It can be difficult to recover from a bad first impression.
A lot of people have to do a lot of things right to make a good anime. Most of the time animators, directors, producers, composers, actors and many others have to do their jobs well. Maybe a few of those folks can turn in subpar performances, but if (a) enough aspects of the show are below a certain threshold of quality or (b) one of the show’s key aspects is bottom-of-the-barrel-quality, then a show can be ruined. The 1997 fantasy anime The Violinist of Hamelin suffers from an acute case of the latter.
Yet, in spite of the bad first impression it is sure to leave on viewers, those who give it a chance will discover something wonderful in this creation born from the mind of writer Yasuhiro Imagawa.
Suggested Soundtrack for Reading – Vivaldi “Gloria.”
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WARNING: SPOILERS WITHIN
GUNNM, or Battle Angel Alita, is a 1993 two-episode OAV based on Yukito Kishiro’s manga of the same name. This OAV more-or-less covers the first two volumes of the manga. I recently re-watched it for the first time in over a decade, and I like it way more now than as a teenager. The production values aren’t quite as high-quality as its notable cyberpunk contemporaries, but the story and characters hold up and the action is well animated.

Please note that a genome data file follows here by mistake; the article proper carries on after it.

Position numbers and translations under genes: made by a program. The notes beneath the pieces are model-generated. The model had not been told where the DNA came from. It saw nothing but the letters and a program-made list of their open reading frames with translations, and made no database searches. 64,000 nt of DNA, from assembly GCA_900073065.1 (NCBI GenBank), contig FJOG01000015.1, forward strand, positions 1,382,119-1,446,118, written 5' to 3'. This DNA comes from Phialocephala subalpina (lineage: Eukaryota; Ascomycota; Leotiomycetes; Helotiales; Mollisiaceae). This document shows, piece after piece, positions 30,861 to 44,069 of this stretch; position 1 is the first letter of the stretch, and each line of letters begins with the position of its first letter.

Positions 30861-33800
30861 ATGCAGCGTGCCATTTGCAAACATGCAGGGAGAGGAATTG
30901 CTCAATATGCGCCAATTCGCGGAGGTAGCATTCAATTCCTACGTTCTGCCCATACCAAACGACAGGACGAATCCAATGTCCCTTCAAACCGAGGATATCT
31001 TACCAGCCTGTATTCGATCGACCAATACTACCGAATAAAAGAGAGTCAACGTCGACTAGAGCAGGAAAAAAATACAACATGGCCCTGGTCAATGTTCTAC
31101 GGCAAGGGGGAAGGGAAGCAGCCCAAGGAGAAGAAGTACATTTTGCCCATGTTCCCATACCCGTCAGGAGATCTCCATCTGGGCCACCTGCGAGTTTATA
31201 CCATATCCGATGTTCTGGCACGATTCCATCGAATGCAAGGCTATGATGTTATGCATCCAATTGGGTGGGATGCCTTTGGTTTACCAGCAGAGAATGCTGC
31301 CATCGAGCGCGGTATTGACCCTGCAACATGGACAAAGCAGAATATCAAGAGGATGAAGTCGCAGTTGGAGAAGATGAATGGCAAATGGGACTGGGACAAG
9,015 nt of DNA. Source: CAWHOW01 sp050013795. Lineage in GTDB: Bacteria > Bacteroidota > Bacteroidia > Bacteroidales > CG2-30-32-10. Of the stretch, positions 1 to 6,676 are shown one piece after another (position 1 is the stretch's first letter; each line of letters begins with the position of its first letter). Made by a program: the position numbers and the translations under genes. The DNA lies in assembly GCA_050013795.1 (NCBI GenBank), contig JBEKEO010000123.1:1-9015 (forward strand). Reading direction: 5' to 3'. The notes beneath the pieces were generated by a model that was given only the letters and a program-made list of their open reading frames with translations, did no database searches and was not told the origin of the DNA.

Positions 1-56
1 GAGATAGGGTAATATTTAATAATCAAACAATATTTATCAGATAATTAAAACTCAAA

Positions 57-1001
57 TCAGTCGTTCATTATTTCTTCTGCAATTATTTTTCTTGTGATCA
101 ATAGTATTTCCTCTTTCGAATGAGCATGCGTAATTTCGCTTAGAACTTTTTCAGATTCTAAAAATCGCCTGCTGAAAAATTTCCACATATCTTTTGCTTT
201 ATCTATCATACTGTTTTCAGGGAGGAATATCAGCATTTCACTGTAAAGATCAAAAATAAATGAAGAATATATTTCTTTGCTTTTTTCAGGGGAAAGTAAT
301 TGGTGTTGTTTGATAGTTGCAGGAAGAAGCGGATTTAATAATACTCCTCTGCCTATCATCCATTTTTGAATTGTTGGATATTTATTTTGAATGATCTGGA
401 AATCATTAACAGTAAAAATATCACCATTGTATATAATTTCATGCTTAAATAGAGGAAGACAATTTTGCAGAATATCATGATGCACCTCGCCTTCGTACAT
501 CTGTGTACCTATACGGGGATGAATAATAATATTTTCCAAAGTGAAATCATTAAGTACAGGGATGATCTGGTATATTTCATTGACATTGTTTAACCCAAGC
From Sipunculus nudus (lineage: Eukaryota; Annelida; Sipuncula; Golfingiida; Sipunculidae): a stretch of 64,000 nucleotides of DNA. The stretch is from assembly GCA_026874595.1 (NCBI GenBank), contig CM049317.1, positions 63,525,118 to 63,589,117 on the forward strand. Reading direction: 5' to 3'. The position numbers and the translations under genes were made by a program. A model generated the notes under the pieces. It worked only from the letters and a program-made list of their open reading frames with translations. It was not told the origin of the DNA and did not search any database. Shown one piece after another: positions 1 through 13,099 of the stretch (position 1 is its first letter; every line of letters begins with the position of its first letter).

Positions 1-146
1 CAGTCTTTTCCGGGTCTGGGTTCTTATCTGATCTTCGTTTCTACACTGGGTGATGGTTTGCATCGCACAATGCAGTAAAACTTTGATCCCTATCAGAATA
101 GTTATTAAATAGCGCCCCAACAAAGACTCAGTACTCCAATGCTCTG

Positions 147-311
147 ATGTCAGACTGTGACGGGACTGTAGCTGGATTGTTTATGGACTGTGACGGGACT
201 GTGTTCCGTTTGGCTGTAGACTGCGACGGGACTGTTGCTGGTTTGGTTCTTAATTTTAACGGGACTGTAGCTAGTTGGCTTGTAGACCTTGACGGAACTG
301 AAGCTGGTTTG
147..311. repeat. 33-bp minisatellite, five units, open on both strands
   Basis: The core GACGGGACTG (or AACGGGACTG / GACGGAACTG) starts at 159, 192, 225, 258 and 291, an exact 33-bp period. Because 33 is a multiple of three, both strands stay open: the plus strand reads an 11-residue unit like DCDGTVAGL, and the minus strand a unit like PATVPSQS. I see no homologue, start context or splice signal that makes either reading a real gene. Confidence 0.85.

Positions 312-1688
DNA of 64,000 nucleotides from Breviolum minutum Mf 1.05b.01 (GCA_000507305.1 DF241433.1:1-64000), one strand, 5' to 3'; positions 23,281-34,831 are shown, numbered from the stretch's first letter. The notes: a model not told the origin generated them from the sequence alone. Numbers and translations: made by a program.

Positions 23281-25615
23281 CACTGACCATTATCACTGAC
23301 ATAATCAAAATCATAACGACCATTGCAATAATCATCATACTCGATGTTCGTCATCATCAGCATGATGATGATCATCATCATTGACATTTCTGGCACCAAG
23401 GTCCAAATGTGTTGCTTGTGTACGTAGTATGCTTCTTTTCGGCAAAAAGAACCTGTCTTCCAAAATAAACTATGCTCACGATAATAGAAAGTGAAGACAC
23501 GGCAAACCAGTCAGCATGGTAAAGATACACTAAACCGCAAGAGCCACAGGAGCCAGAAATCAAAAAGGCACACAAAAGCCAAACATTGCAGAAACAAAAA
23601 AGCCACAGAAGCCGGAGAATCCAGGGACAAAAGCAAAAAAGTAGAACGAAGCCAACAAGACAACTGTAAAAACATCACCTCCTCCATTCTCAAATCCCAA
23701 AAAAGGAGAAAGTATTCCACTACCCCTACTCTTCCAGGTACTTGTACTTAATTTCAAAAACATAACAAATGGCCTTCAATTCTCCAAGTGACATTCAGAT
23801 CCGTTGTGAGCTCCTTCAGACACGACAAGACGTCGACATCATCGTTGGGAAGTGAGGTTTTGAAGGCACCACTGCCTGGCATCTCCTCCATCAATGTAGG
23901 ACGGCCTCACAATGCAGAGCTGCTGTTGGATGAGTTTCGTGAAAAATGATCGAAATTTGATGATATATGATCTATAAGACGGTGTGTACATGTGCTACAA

Though GUNNM functions well enough as a sci-fi actioner, I think there’s more going on there than the engaging hand-to-hand combat sequences. In fact, I want to make the case that it can also be viewed as a kind of existentialist myth. By “myth” I simply mean a traditional story that serves to convey an ideology through narrative, in this case a visual narrative. Also, I realize that existentialism is quite a sweeping term that encompasses many paradigms of thought; I draw my understanding of these ideas from, in the main, two figures: Kierkegaard and Dostoyevsky.
Suggested Soundtrack for Reading – The Killing Joke “Nervous System”
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